Erg and I have gone on this long without Chels or Steph or anyone getting wise to her. My sisters think I'm the greedy one, always stashing cookies in my pockets for later. They think I suffer from strange compulsions. All my clothes have grease stains on the right hip. Sometimes I get sick of how demanding she is. Sometimes I've even toyed with the idea of letting her go hungry for a few days, or even not feeding her again. She'd complain at first but eventually, I'm pretty sure, she'd just go back to being inanimate.

Instead I stuff a whole handful of popcorn in. No matter what I pretend, I'll never actually starve her, and she knows it. She's the only thing I have from my mother so there's nostalgia working in her favor, and then I made a promise.

Little crunching noises squeak from my pocket. I'm way ahead on my reading for school, we all are — Chels has already moved on to college math and science textbooks, just to have something to do — but I get out Great Expectations anyway and try to concentrate.

In the window it's night, with cottony puffs of light clinging to the streetlamps. In the window there's no hint of dawn. It's been 4:02 a.m. for an astoundingly long time. Then 4:03. Progress!

I look up at the TV for a moment to see a girl with big curls and a plaid cap walking past shuttered stores. The street is dark and she jumps as a rat skitters over her boot. She looks lost and lonely, hunching her shoulders to hold off the night. Then a tide of light washes her face and she looks up in rapture to see a BY's. Wow, you can see her thinking, it's still open! The store dances and spins and as the girl pirouettes ecstatically more BY's stores appear around her, and more, all dancing on spindly legs of their own, until the whole dark night gets crowded out by the flash of their windows. "Turn around," the girl sings. "Turn around and stand like Momma placed you! Face me, face me!"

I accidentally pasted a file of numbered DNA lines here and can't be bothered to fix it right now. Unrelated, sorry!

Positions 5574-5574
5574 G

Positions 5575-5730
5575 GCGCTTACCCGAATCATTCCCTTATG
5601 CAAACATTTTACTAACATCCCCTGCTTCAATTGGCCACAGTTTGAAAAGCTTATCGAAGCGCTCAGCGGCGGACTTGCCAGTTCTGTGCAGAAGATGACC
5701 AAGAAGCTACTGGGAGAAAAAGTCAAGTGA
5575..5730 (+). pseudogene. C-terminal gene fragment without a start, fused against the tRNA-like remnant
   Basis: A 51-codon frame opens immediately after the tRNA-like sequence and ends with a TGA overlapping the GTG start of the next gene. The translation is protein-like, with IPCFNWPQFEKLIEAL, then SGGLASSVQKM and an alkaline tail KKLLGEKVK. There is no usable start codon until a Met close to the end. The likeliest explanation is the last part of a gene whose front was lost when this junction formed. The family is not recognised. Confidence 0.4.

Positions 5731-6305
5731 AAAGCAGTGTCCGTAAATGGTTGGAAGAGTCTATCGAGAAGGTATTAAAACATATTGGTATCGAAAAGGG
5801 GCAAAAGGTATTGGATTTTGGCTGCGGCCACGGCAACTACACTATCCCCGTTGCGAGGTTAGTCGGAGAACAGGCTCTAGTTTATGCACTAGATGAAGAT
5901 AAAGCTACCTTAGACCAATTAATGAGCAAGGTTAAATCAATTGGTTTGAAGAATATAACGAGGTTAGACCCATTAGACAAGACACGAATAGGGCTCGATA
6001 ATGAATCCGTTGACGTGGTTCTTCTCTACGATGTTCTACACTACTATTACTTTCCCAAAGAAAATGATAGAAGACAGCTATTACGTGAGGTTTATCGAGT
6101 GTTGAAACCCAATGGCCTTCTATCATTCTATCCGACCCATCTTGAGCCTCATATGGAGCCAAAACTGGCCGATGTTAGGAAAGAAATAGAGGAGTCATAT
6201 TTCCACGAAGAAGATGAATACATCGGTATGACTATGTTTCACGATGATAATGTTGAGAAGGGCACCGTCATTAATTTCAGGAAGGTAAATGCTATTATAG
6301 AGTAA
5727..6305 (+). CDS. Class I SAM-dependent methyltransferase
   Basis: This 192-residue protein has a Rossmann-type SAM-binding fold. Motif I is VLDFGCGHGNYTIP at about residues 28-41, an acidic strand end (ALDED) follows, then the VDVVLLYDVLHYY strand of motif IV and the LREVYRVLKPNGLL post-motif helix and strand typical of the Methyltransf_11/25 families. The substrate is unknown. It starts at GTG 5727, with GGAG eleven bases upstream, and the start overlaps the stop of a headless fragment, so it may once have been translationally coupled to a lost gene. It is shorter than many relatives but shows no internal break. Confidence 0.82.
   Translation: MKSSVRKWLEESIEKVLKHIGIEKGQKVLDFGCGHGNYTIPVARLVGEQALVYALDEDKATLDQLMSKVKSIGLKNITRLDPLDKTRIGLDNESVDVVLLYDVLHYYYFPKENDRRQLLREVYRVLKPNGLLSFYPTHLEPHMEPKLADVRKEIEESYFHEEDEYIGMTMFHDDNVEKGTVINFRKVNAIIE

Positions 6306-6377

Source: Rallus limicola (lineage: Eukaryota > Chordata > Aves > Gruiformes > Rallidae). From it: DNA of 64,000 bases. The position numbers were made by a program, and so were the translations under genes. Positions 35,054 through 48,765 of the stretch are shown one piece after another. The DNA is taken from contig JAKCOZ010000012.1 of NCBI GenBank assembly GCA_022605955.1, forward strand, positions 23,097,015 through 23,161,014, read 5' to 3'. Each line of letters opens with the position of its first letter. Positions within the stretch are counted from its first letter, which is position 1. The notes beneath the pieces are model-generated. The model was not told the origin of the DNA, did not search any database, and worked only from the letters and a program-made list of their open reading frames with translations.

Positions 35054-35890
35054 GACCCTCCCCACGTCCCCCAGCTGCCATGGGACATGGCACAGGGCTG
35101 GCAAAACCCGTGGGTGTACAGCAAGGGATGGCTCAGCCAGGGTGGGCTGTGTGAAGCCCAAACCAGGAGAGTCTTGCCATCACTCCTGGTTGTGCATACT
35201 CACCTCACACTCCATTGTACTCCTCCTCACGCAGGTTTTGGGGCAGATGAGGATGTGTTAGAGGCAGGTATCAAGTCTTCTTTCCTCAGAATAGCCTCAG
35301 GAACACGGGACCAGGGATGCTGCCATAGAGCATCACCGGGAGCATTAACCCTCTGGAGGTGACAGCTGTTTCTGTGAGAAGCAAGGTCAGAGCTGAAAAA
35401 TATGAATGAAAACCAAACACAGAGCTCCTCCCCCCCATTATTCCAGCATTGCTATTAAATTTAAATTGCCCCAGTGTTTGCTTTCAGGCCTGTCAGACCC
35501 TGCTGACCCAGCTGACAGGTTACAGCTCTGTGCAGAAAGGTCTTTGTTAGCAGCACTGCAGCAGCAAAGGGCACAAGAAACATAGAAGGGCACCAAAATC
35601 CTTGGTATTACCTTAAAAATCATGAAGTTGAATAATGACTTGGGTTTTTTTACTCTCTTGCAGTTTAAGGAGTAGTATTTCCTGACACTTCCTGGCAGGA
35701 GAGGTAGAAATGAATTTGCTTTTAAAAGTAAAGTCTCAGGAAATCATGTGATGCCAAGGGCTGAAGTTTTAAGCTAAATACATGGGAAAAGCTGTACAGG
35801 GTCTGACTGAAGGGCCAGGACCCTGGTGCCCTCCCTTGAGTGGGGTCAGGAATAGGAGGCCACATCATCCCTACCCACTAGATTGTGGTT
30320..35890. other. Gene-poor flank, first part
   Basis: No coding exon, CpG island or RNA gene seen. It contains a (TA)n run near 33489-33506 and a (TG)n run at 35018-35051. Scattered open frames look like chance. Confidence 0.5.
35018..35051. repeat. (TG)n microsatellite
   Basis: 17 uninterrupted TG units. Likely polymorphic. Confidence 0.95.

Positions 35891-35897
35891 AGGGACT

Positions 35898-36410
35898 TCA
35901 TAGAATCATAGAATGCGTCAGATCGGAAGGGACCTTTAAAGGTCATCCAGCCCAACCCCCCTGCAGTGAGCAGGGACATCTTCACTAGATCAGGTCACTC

We've all seen this ad a million times, of course. None of us can be bothered to make snide remarks anymore, or to mention that they left out the all-important ring of stakes skewering rotting human heads. All the mockery we could possibly mock is too done and too obvious and wasn't really all that funny in the first place. We used to sing, "Turn around. Turn around and run the other way! Chop me, chop me!"

We don't bother. Maybe it means we're getting old. Maybe the nights are so long now that we're only superficially kids, and we've lost years to the darkness.

Steph suddenly puts a hand to her throat and lets out a gasp.

"What?" Chelsea asks her. "You lost your locket?" She shoots me a significant look. The slight squirming in my pocket stops dead.

"I was wearing it! I hope — maybe I just knocked the clasp open?" Steph starts ransacking her pillows.

"It will show up soon, I'm quite sure," Chelsea says, taking time to enunciate each word, and arches her eyebrows my way.

I excuse myself to the bathroom and perch on the toilet lid. The bathroom is bright pink, with this cheesy mermaid wallpaper Steph picked out when she was five; the shower curtain is stained with garish purple streaks from my hair dye. I can feel the lump in the pocket of my hoodie but it's as still as a wad of used tissues. Erg is pretending to be asleep. I get her by one tiny wooden foot and drag her out anyway. She dangles upside down, her eyes closed, her painted black hair gleaming in its flat spit curls. She doesn't react when I drop her in the sink, which is enough to prove that she's faking.